Laziness: unexpected risks for your health

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Laziness: unexpected risks for your health
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Cardiologists and nutritionists like Frédéric Saldmann believe that laziness can afect our physical and mental health.  In this article we’ll look at how lazy behaviour can have a negative and unexpected consequences on your daily health.

“Laziness does not promote a long life”

According to Doctor Saldmann, “Laziness does not promote a long life.”  Australian researchers have lead a study that surveyed 200,000 people so as to discover whether laziness could have an effect on your life expectancy and your quality of life.  According to Doctor Saldmann laziness reduces your life expectancy and your quality of life.

At least 2 hours 30 minutes of activity per week

This Australian study has highlighted the “recipe for aging badly“.  Apparently, if you sleep more than nine hours every night or if you do less that two and a half hours of exercise per week your mortality rate increases by 25%.

If you do less that two hours of exercise per week you lose muscle that leaves us physically and intellectually weaker and as well as less reactive and with limited endurance.

Doctor Saldmann also reminds us that we naturally lose 1 to 2% of our muscle from the age of thirty.  This loss in muscle does not help our brain which is less stimulated and can start to lose its capacities. This is like when we lose the vocabulary of a foreign language that we haven’t practiced for a long time beforehand.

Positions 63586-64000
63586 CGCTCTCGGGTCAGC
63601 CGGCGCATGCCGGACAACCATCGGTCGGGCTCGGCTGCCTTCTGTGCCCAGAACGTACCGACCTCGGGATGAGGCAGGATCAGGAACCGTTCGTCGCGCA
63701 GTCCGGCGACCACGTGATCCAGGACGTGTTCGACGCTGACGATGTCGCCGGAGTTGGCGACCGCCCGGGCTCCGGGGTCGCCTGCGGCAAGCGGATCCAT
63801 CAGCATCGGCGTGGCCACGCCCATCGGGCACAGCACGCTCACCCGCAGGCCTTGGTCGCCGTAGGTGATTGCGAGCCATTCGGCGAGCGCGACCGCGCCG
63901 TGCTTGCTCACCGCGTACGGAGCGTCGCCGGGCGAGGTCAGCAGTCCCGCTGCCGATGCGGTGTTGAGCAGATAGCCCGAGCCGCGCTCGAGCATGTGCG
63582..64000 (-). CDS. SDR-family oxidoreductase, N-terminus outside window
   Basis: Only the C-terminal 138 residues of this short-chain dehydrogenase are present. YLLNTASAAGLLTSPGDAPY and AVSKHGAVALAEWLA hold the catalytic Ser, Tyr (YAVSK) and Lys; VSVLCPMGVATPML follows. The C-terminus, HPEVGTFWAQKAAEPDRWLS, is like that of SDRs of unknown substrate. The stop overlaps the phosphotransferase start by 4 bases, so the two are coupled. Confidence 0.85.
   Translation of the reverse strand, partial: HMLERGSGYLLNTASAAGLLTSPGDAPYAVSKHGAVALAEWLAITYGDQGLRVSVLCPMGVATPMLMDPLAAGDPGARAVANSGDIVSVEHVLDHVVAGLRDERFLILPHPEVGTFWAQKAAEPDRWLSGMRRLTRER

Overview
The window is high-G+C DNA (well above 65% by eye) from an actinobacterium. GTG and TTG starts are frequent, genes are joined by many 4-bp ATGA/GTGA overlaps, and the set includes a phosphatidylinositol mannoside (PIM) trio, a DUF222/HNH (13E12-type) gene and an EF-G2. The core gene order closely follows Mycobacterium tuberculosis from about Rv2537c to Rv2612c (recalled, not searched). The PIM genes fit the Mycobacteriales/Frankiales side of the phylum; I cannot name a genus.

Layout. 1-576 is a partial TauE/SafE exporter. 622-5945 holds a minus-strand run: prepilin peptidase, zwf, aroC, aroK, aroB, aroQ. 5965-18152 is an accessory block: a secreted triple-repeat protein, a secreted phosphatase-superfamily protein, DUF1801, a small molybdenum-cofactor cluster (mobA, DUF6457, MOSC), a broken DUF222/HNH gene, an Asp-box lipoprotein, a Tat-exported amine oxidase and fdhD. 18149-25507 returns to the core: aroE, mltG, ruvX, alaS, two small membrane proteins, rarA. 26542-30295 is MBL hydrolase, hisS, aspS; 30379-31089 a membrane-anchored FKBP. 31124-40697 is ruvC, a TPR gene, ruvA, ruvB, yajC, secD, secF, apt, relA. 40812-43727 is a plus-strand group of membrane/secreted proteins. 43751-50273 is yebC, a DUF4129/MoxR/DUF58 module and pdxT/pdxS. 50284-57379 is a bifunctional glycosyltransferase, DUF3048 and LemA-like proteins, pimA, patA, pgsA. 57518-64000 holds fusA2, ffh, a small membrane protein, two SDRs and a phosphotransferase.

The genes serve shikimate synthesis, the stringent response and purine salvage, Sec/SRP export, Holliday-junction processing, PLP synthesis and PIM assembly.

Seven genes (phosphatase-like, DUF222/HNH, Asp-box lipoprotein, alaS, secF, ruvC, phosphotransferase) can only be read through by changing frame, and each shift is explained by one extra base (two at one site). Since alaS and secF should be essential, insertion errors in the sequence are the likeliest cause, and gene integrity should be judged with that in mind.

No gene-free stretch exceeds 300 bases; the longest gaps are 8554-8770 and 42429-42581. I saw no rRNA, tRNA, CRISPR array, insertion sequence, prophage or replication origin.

Sedentary lifestyles account for 1 in 10 deaths

According to a study published in The Lancet in 2012, researchers have concluded that physical inactivity is the cause of one out of ten deaths.  This means that lack of physical exercise can be as much a cause of death as cardiovascular illnesses, cigarettes and diabetes.  Sedentary lifestyles for children increase the risks of having a bad heart as an increasing number of children exercise less than before.

Lack of regular physical activity (at least 30 minutes per day) increases the risk of developing a cardiovascular illness, diabetes or cancer.

Our advice is to throw yourself into an activity that you enjoy that also involves physical movement.  It could be dance, gym, a team sport or even a more artistic or musical activity.  It is also good to think of alternative ways to travel to work.  Could you cycle, walk or take public transport instead of driving straight from your house?


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